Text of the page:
Kauli Seadi: Sure it keeps improving every year. Brawzinho is really bringing the surf tricks and jumps to a new level, Levi Siver also super fast and fluid line as well as a lots of those new kids that are ripping like Jake Schettewi, Bernd Roediger and  the king of Ho’okipa Mr Morgan… 

Continentseven: You developed new board designs. What are the changes you made in your pro models?

Kauli Seadi: I’m constantly trying and experimenting new things on my boards to bring the best outputs to the production board KS. It is a real wave riding board that I can take and ride out of the box, they are designed to perform best in side shore conditions.

Kauli Seadi in the testing mode in Ho'okipa (Photo: Fish Bowl Diaries)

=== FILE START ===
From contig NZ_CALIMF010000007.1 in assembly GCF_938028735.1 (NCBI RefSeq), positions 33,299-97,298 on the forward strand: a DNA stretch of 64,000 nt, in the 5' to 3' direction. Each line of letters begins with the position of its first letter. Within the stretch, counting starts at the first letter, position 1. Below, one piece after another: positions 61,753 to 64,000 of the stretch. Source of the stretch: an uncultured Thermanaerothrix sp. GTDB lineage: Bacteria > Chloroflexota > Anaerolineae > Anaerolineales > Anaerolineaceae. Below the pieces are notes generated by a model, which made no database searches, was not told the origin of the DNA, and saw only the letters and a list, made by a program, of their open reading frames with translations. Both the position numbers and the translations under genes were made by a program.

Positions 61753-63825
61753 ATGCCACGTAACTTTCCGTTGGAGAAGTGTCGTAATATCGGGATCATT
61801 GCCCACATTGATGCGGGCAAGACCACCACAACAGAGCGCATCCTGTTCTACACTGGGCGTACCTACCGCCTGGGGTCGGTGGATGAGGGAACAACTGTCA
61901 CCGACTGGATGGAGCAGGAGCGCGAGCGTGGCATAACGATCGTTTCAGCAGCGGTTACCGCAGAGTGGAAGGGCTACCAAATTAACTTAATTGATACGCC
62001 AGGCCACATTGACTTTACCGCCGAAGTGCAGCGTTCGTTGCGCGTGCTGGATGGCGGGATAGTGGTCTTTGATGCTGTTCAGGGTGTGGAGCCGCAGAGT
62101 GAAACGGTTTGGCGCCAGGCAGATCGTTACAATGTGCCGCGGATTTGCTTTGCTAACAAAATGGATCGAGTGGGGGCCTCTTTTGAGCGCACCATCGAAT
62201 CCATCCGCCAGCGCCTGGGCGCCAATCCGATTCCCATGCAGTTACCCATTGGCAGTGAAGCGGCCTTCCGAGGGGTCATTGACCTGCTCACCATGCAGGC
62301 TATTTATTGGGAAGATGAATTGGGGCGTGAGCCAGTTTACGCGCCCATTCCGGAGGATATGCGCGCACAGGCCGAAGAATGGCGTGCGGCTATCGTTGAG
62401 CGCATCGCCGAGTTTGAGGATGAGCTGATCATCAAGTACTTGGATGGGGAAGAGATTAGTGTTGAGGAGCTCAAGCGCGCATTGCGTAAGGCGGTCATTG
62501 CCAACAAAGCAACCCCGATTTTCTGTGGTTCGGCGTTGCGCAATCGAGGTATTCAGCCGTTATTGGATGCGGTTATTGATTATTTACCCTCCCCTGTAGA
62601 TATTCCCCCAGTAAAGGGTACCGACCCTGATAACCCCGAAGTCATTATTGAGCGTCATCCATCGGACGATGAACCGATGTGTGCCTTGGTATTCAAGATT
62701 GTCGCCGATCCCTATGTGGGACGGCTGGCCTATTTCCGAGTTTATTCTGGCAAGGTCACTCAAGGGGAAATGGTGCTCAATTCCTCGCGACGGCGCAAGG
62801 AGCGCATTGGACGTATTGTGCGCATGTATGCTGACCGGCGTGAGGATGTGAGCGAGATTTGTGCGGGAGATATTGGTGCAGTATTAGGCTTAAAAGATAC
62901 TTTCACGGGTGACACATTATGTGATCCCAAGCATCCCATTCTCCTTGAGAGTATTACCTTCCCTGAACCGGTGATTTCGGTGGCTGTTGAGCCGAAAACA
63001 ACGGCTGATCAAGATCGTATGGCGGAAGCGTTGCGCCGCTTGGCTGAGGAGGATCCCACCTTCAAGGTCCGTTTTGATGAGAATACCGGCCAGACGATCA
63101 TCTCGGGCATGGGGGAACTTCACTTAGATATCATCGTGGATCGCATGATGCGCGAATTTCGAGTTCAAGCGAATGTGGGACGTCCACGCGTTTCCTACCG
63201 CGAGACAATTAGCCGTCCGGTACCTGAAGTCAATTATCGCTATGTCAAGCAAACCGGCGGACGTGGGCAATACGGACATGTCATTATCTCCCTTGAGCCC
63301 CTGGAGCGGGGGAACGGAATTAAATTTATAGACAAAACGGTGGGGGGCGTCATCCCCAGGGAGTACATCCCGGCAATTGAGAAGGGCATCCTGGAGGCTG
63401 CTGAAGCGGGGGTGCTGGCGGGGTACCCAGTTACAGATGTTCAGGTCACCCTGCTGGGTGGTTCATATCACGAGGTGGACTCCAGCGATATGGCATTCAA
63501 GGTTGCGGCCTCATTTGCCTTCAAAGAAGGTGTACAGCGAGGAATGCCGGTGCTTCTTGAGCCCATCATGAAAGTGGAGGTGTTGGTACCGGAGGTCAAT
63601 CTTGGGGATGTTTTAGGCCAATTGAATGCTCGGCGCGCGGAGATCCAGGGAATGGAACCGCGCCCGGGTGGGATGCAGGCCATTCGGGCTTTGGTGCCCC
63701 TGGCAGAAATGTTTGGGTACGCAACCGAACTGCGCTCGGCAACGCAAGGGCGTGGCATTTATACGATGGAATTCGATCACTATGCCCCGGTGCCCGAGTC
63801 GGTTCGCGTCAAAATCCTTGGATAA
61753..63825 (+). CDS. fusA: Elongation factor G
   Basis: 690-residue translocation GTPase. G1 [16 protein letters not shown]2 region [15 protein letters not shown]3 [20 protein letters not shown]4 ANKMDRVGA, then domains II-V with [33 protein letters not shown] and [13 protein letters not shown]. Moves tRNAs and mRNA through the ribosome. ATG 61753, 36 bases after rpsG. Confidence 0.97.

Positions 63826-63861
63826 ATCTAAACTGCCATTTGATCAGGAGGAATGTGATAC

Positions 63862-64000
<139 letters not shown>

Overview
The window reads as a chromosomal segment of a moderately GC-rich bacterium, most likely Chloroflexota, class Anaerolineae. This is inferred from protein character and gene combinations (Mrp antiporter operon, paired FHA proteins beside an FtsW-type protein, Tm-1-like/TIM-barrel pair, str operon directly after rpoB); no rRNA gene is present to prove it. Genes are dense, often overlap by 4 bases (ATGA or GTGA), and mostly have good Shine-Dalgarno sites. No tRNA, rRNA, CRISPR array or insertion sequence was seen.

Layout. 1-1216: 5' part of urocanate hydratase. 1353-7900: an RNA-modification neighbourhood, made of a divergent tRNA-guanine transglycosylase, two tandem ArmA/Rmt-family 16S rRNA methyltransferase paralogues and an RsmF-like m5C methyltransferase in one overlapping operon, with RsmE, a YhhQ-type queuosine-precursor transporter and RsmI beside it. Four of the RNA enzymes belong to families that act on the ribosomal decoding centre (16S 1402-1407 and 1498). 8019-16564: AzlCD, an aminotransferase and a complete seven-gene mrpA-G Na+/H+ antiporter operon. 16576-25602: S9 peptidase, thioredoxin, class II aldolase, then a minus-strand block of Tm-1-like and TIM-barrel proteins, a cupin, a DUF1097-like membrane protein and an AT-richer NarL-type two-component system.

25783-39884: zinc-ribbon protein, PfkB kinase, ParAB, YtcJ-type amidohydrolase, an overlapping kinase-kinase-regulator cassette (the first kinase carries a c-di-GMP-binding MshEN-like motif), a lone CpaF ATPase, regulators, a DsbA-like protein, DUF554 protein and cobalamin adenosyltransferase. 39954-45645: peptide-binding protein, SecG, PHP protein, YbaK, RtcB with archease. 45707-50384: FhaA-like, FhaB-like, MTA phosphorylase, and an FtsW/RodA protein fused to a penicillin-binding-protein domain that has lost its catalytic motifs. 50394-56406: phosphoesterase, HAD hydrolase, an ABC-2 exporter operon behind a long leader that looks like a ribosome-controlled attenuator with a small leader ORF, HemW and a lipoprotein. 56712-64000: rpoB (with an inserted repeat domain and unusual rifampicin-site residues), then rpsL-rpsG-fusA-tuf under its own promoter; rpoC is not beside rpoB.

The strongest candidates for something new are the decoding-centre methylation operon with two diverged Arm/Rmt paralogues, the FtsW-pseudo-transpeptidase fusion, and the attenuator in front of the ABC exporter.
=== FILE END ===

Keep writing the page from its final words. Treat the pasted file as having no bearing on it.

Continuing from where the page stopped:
Kauli Seadi in the testing mode in Ho’okipa (Photo: Fish Bowl Diaries)

Continentseven: Why have all your boards a swallow winger tail?

Kauli Seadi: It is a way to keep the outline more parallel in the center of the board, but at the same time  I have a narrow tail to turn quick.

Continentseven: Many riders changed to Thruster boards in the last years and the Quad hype is less. What are the reasons you stick to a quad set up?

Kauli Seadi: I think quads have more drive and are more aggressive. They have more rail control for my way of riding. Also Brawzinho is a rider that I see that loves the quad setup. I think thruster setup makes sense for more onshore conditions.

Kauli Seadi gets his fins ready (Photo: Fish Bowl Diaries)

Kauli Seadi gets his fins ready (Photo: Fish Bowl Diaries)

Continentseven: What sizes of boards do you use most of the time?

Kauli Seadi: I use 79 liters in almost all conditions. Unless if its very windy, then 71 liters.

Continentseven: If you could choose only one windsurfing board for a world trip. What size of board would you take?

Kauli Seadi: This year I only took my KS 79 liters.

Continentseven: How many sails, masts and booms do you normally bring for a trip?